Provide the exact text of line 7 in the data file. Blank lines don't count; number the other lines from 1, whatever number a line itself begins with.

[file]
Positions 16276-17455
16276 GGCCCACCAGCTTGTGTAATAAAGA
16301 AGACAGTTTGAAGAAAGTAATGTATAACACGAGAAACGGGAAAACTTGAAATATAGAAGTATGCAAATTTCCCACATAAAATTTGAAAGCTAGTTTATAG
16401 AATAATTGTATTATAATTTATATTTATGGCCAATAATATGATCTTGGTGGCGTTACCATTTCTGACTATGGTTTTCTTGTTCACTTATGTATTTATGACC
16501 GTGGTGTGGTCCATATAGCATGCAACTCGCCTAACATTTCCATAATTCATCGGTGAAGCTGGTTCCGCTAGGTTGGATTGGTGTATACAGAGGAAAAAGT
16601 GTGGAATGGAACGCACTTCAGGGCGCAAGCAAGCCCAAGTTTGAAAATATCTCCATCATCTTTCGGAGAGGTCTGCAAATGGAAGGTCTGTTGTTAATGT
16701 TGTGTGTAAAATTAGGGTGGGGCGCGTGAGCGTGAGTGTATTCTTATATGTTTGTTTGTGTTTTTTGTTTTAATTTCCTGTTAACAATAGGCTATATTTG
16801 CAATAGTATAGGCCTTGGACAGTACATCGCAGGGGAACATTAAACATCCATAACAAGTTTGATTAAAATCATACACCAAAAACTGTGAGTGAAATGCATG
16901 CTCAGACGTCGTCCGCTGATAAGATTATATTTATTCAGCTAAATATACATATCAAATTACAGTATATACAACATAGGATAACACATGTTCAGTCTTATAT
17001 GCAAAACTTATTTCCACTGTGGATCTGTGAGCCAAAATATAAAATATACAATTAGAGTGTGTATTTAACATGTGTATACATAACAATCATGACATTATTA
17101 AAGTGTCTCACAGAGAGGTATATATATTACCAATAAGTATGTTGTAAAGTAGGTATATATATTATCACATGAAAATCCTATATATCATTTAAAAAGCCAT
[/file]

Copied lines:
16701 TGTGTGTAAAATTAGGGTGGGGCGCGTGAGCGTGAGTGTATTCTTATATGTTTGTTTGTGTTTTTTGTTTTAATTTCCTGTTAACAATAGGCTATATTTG